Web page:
Philip Henry Gosse & Edmund Gosse (1857)
Edmund Gosse (1849-1928) was an accomplished and respected English poet, author and critic. Among many well-received books, he wrote a biography of his father, Philip Henry Gosse, and in 1907, aged fifty-eight, published a memoir of his youth, Father & Son, focussing on his relationship with his father. His family were very devout members of the Plymouth Brethren, and Philip Henry was a self-taught marine biologist. The primary interest in Father & Son is the relationship between the religious father (who cannot reconcile his fundamentalist faith with the new evolutionary theories of Charles Darwin), and the son who questions and rejects his father’s beliefs. His father is a looming presence over Gosse’s childhood and could even be considered something of a tyrant, but the relationship is not without a measure of love.
In August 1971 The Folio Society asked Robert Aickman to write an introduction to their reissue of Father & Son. Aickman noted that this request was, no doubt, prompted by his own autobiography, The Attempted Rescue (1966), which had been compared favourably to Gosse’s classic memoir. Despite a tight deadline, Aickman submitted eight typed sheets, for publication in 1972.
Father & Son by Edmund Gosse, Folio Society, 1972
I do not know why The Folio Society did not use Aickman’s introduction, which is interesting and entertaining. However, it is somewhat rambling, and in many respects says more about the introducer than the author. Aickman, for example, states that the central theme of the book is ‘the right to be an individual’, which, it can be argued, is only a part of what Father & Son has to offer the reader. Aickman also uses the introduction to complain about his usual bug-bears (‘the great modern trinity, technocracy-overpopulation-egalitarianism’).
There are striking similarities between Father & Son and Aickman’s own The Attempted Rescue, but there are also important differences. Gosse’s father is a strong, charismatic personality and Gosse is obviously in awe of him. Aickman described Philip Henry Gosse as a 'unique and noble figure', and suggested that his own father was similar. But Father & Son is a coming-of-age book in which Edmund learns to reject everything that is most important to his father (a man who exemplified the contemporary dilemma of religious faith in a modern world). Aickman, however, seems to have lived a life in thrall to his father until 1941, when Robert was twenty-seven, and his father died. William Arthur Aickman appears to have been a personality adrift in the world as he became more elderly.
Gosse wrote of his memoir, 'This is not an autobiography' and published the first edition anonymously. Aickman noted that Gosse left him with the ‘impression that every single word had been fought for to express the exact truth as the author felt it’. (My italics.) This acknowledges that Father & Son might not have been precisely factual (and did not need to be). It is interesting that Ann Thwaite’s 2002 biography of Philip Henry Gosse suggests that Edmund’s father was a far more gentle, loving and thoughtful man than the one portrayed by his son. Far from being sequestered and melancholic, Edmund’s childhood appears to have been full of affection and warmth, and he was surrounded by many friends.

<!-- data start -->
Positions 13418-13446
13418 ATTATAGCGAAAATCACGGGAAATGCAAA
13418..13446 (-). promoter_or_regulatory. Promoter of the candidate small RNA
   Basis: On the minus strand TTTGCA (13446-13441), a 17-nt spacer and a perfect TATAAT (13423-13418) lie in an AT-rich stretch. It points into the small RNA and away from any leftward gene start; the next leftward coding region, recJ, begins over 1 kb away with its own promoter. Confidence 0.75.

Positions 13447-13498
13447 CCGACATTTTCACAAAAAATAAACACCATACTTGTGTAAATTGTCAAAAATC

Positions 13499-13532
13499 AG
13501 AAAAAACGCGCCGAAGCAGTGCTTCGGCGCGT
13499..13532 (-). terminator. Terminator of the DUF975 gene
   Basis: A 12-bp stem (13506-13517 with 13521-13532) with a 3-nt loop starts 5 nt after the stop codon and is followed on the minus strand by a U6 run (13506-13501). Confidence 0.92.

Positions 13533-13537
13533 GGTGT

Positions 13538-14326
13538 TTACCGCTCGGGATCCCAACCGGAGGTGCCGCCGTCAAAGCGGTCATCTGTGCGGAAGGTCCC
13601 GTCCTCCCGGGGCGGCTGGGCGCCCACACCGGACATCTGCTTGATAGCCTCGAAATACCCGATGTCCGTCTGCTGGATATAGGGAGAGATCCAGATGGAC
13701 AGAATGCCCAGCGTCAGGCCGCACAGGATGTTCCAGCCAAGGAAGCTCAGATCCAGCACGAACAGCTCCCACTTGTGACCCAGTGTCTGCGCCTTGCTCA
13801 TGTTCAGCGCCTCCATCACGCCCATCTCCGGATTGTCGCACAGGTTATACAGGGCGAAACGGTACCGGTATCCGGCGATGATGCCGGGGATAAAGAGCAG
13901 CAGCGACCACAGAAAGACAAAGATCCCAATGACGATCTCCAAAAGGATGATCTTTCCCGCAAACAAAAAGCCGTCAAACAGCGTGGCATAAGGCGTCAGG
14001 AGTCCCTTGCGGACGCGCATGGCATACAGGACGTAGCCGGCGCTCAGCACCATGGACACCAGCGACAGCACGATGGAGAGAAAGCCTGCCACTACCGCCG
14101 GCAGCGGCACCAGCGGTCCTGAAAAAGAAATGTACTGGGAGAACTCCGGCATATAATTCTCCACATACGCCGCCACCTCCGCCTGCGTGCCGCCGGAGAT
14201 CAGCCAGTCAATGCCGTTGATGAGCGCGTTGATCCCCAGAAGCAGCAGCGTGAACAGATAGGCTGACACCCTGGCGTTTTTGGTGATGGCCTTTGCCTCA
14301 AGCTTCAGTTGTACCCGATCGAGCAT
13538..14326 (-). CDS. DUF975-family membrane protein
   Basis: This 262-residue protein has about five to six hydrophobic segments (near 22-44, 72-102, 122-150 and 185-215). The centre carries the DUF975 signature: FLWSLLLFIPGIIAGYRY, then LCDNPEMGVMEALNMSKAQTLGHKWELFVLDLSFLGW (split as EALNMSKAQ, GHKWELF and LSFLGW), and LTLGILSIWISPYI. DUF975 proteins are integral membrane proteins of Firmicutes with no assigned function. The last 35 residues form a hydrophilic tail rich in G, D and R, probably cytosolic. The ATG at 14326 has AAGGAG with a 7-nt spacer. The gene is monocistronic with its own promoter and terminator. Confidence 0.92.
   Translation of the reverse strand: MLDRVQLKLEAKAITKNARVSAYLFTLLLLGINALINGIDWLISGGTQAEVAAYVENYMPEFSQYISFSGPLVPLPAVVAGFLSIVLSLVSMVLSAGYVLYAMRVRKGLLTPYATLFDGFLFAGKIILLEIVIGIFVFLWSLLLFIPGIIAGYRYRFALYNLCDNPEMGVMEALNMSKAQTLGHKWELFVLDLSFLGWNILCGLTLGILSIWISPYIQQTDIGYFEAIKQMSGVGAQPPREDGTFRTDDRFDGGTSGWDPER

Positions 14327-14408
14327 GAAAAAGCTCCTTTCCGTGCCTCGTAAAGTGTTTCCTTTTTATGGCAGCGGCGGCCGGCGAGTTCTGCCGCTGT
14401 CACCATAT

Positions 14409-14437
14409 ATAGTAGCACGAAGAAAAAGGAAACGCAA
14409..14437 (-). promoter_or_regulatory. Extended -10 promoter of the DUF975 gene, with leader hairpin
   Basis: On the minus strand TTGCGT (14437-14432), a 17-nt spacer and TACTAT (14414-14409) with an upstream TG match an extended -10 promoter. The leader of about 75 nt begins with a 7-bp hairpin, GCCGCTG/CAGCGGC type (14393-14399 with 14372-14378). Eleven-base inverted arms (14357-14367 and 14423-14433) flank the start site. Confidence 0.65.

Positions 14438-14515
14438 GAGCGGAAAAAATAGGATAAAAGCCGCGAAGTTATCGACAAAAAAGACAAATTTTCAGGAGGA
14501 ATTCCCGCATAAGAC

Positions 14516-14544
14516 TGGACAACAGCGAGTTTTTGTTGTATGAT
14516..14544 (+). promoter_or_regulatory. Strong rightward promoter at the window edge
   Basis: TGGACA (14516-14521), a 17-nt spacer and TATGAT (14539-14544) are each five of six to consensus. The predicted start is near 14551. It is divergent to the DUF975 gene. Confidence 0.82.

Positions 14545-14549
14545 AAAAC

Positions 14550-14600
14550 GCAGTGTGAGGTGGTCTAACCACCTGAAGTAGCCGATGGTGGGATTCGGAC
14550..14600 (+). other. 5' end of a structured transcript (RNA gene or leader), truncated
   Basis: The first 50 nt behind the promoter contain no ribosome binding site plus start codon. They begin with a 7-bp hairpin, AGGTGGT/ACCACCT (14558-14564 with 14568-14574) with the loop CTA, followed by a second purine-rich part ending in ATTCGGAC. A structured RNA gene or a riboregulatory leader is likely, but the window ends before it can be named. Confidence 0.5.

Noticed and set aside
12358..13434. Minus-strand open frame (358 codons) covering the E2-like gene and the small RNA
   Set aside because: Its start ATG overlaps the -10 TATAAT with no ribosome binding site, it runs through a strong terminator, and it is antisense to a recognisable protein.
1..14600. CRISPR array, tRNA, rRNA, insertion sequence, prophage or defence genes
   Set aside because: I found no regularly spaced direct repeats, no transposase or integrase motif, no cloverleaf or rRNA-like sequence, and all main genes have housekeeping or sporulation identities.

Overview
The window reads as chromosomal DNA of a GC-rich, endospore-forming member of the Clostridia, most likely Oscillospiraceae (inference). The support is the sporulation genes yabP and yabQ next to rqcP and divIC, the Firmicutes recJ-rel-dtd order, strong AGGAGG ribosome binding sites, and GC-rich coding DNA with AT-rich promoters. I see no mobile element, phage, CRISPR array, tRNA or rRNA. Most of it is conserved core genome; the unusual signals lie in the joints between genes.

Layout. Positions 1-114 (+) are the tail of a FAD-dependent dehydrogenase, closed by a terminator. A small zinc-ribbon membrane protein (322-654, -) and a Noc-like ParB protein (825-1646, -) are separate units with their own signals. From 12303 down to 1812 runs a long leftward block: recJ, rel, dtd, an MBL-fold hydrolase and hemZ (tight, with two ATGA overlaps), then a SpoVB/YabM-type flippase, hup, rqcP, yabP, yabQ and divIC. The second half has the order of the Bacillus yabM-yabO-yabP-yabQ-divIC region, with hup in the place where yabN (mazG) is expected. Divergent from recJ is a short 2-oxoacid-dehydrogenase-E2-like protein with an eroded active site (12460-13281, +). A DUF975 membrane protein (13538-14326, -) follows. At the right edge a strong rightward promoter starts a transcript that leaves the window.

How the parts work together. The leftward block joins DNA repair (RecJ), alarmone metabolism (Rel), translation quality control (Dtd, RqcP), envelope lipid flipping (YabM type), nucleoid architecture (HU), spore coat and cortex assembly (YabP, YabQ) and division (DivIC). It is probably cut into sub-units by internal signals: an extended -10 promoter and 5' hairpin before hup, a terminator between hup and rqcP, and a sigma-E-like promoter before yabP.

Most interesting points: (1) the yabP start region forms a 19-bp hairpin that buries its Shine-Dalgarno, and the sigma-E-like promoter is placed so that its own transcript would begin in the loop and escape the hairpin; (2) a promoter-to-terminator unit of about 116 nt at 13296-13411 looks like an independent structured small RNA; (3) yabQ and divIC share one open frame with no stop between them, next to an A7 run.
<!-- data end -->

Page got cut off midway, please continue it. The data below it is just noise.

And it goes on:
Robert Aickman with his mother and father, 1920s
There is a fascinating similarity between Edmund Gosse and Robert Aickman, for Aickman attempted to persuade readers that his own childhood was lonely, with his mother sick and his father domineering and eccentric. However, Aickman himself admits in The Attempted Rescue that he had friends throughout his early years, attended parties, was popular at school, and saw a great deal of his wider family. Some members of his family thought his descriptions of them highly inaccurate, and it is quite probable that Aickman would have excused any exaggerations and embellishments as the truth ‘as the author felt it’. Such judicial management of information would, of course, only serve to cement Aickman’s similarities to Gosse, whom Aickman described as a Grand Old Man in the field of letters—a description that Aickman would have been delighted to receive himself.
A melodramatic Four Square paperback edition from 1959
Robert Aickman: An Attempted Biography by R.B. Russell is available now.
With thanks to Heather
Smith, and Artellus, Ltd.
All photos, unless otherwise stated, are
copyright Estate of Robert Aickman/British Library/R.B. Russell, and are not to
be reproduced without permission and acknowledgement.